RSPB Titchwell Marsh is a reserve I’ve posted about several times before and it’s a great place to get close to a lot of bird species. It’s on the north Norfolk coast and it includes various habitats from woodland scrub to fresh water lakes, reedbeds, salt marsh and the BIG beaches that make that part of the country so spectacular. It’s home to bearded tits, which I didn’t see on this visit in November last year, but I saw many other species of goose, duck, wader etc.
The increasingly elusive curlew – Numenius arquata
The curlew is Europe’s biggest wader, with it’s very long downturned beak and distinctive call it’s easy to recognise. Alas, as with so many other species it’s endangered in the UK with big losses in numbers, approximately 80% decline in the last 50 years or so, due to habitat loss. The east coast of the UK is a globally important feeding and overwintering station for migrating birds, and there’s increasing realisation of the importance of protecting it as climate change threatens to encroach and flood low lying coastal areas. To mitigate against that, there are initiatives underway in East Anglia to allow the sea to reclaim tidal land which will provide a buffer against the potentially catastrophic flooding that rising sea levels could bring, as well as providing huge amounts of habitat for the creatures that rely on these tidal mudflats. I hope that projects like the one to create habitat using the spoil from the London Crossrail development at Wallasea Island in Essex will help to redress the balance and enable stabilisaton and even increases in populations of the visitors that rely on it for sustenance during their arduous journeys.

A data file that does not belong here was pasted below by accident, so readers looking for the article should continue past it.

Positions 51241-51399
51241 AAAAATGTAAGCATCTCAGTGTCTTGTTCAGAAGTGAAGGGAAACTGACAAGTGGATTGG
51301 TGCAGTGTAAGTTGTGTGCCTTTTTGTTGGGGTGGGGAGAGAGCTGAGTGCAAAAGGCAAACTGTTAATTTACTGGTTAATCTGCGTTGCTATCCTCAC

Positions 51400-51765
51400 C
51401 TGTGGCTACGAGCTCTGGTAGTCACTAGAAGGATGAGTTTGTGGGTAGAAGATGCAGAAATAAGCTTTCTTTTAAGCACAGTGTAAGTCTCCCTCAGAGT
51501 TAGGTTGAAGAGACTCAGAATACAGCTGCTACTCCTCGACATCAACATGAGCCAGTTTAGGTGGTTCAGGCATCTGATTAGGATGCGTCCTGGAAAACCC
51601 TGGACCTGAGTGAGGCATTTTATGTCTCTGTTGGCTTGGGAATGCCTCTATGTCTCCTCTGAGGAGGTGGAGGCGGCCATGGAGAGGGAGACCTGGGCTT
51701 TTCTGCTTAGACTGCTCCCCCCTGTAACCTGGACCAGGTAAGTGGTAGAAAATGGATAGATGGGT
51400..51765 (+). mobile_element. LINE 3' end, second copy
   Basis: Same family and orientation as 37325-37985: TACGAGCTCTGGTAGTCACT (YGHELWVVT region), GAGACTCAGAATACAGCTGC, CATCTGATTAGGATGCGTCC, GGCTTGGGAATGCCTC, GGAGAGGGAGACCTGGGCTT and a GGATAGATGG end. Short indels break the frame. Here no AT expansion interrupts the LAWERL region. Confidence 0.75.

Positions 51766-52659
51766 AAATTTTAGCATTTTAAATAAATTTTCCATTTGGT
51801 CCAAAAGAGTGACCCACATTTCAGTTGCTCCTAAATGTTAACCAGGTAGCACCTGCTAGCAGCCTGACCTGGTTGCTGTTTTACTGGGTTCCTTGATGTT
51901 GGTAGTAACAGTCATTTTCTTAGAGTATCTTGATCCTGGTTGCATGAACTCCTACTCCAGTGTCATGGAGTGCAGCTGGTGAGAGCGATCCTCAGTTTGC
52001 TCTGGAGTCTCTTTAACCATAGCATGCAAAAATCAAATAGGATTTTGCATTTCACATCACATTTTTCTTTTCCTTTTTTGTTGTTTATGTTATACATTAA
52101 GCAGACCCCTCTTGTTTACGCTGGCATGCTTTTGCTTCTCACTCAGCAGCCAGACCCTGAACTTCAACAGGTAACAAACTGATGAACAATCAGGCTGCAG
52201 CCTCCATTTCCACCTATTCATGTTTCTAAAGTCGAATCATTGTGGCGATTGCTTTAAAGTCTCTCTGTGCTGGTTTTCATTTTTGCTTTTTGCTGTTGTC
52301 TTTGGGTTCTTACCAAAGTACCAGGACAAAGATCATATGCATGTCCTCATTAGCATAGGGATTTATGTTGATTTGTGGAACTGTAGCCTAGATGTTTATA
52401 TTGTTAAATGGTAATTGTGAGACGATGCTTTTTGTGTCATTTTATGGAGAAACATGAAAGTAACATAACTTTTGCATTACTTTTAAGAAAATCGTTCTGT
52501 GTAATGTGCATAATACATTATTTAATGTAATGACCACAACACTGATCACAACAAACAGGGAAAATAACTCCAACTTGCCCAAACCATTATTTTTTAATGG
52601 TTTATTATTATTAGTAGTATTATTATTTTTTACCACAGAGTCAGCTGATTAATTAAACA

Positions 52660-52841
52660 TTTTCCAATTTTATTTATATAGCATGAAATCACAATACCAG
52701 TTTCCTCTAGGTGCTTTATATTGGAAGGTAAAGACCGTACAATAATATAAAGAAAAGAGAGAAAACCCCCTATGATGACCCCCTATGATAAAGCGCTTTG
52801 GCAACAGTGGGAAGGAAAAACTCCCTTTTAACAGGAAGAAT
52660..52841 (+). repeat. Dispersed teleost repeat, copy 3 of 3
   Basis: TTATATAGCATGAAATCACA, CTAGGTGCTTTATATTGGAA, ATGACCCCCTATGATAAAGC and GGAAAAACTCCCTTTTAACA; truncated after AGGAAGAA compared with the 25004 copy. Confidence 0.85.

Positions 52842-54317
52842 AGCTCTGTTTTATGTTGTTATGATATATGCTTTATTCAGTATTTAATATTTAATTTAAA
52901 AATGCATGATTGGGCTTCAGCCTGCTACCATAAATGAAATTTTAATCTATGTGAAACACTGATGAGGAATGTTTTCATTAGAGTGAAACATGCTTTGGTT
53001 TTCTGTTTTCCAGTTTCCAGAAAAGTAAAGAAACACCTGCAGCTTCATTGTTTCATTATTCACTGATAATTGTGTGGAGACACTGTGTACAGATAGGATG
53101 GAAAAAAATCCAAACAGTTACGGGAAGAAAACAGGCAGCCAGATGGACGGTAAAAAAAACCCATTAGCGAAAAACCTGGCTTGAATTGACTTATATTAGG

Another wader which was present in numbers at Titchwell was the bar tailed godwit:
Bar tailed godwit – Limosa lapponica – showing it’s magnificently long beak
The bar tailed godwit, like the curlew, is also one of the bigger waders with a very long beak, but in the case of the godwit the beak isn’t curved downwards and it has a pink root extending a long way along it’s length. The tip of a godwits beak is also prehensile, enabling it to better find it’s prey of shellfish, snails and worms buried deep in the mud of it’s coastal habitat. They breed in the summer in the high Arctic and head south in the autumn to feeding grounds that include the UK coasts and the British Trust for Ornithology estimate a population of 30,000 individuals.
A pair of bar tailed godwit
The bar tailed godwit is an amazing bird and in 2020 a youngster broke the record for the longest recorded non-stop flight when it migrated from Alaska to New Zealand in one hop – a flight of approximately 12,200km (7,625 miles)! It’s well adapted for long distance travel, with long, pointed wings and the ability to store a lot of energy and the whole journey took 11 days at speeds up to 88km/hr (55mph). It’s a phenomenal feat of endurance and navigation.